Wednesday, October 24, 2007
The Truth About Intervals
The simple truth about intervals is this- they suck. You want evidence that they
suck? Let's take a look at the leanest people on the planet.
First we have competitive bodybuilders. None of them do intervals. Never have
never will. They all do steady state cardio. Some do high intensity, some do low
intensity. But none of them ever do intervals.
How about sprinters? They sprint. Then they rest. For a long time; not 30-60
seconds. How long do they sprint for? Usually about ten seconds at the most. A
100 meter dash takes an elite sprinter about ten seconds to compete. And after
they do that they are completely gassed and need at least 3 minutes rest before
they can repeat the effort.
What about wide receivers, running backs and defensive backs? Anyone see Reggie
Bush on the cover of the most recent Men's Fitness with no shirt on? How about
Terrel Owens on the cover of Sports Illustrated last year? These are physiques
that most people would kill for.
Do they do intervals?
They sprint and then they rest. They do plyos and conditioning drills and
practice plays. None of which resemble intervals in the least.
None of the leanest people in the world do intervals yet it is supposed to be
the greatest method of fat loss. Kind of puzzling if you ask me.
The general recommendation for intervals is to use a bike or a treadmill and
"sprint" for 30-60 seconds followed by a coasting period of 60-120 seconds. Now
let's get one thing straight right out the gate before you blow out a knee or
tear a hamstring. No one, and I mean NO ONE, that is not a very well conditioned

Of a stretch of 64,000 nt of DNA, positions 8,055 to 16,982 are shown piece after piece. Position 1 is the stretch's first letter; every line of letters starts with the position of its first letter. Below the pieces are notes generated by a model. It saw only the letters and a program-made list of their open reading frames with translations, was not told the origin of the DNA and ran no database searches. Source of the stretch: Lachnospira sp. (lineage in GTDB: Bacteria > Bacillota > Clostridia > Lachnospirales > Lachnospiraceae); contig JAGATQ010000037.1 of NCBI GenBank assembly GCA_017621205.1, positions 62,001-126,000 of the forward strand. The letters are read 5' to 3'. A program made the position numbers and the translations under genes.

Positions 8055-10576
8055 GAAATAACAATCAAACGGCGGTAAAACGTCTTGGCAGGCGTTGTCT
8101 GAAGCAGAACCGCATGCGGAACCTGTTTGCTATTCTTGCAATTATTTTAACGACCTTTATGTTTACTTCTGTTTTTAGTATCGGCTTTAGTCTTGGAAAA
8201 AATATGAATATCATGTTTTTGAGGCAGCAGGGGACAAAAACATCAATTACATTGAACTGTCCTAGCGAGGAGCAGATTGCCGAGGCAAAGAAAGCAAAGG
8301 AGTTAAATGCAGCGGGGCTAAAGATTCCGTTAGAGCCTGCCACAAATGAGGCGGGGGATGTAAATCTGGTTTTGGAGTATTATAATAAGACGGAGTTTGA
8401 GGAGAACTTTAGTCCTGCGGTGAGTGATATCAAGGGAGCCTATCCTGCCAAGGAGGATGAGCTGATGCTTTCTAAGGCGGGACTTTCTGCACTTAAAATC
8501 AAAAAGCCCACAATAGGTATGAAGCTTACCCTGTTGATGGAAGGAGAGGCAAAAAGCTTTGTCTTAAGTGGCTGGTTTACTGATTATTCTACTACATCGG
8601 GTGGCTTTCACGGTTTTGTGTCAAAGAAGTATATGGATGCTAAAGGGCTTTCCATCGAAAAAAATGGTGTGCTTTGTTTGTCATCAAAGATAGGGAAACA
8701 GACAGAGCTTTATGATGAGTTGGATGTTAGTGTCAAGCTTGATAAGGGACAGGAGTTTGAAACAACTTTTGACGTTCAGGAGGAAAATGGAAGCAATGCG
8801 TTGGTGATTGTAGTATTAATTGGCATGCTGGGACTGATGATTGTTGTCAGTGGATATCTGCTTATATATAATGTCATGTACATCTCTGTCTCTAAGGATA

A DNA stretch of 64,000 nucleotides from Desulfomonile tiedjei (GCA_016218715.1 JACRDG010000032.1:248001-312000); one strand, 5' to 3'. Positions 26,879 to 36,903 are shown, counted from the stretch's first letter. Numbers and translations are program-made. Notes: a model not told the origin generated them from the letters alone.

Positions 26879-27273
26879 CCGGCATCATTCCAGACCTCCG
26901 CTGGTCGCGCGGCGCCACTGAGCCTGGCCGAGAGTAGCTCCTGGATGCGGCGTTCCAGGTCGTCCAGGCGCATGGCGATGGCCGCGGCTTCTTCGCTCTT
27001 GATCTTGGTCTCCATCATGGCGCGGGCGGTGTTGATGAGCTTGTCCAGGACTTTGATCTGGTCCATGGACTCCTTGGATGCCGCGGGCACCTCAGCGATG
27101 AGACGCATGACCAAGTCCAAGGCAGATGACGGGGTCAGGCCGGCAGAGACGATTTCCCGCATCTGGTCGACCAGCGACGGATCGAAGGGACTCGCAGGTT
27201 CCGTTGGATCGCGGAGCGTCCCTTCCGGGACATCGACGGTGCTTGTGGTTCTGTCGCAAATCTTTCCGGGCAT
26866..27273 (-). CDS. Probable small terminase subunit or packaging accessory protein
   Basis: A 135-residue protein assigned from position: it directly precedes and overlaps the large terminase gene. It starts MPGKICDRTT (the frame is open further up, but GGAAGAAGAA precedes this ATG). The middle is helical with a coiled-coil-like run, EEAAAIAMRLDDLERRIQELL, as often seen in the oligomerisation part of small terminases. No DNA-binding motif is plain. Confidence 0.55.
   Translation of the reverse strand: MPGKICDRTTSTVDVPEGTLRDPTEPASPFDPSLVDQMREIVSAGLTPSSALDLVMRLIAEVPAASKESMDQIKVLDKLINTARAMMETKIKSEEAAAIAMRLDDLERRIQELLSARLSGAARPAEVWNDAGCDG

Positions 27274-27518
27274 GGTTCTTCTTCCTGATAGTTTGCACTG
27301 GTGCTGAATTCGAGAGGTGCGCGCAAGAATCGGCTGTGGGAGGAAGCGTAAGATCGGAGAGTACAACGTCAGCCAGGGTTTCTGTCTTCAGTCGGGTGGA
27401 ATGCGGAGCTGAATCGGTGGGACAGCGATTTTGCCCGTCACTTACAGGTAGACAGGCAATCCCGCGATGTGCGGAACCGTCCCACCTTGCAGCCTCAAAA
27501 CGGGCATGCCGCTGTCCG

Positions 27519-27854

athlete can sprint for 30-60 seconds. NO ONE!
Try it and you will find that out for yourself. You will probably also get
If Olympic sprinters are gassed after a ten second sprint how do think the
average person can possibly sprint for six times that length of time? I know I
Intervals are harder to recover from then steady state cardio or short distance
sprints with adequate rest periods. This means they will interfere with your
size and strength gains. I have seen it happen time and again. Depending on who
you ask, they can also actually be more catabolic than steady state cardio.
If you are looking to get bigger and stronger while maintaining your bodyfat
levels or even simultaneously get leaner, you should probably avoid doing too
many intervals. Instead stick with short sprints or old school steady state
cardio (just be sure to mix it up and add in as much variety as possible like
running, biking, rope jumping, hiking, etc.). It has worked for the leanest
athletes on the planet for decades so I can assure you that it will work for
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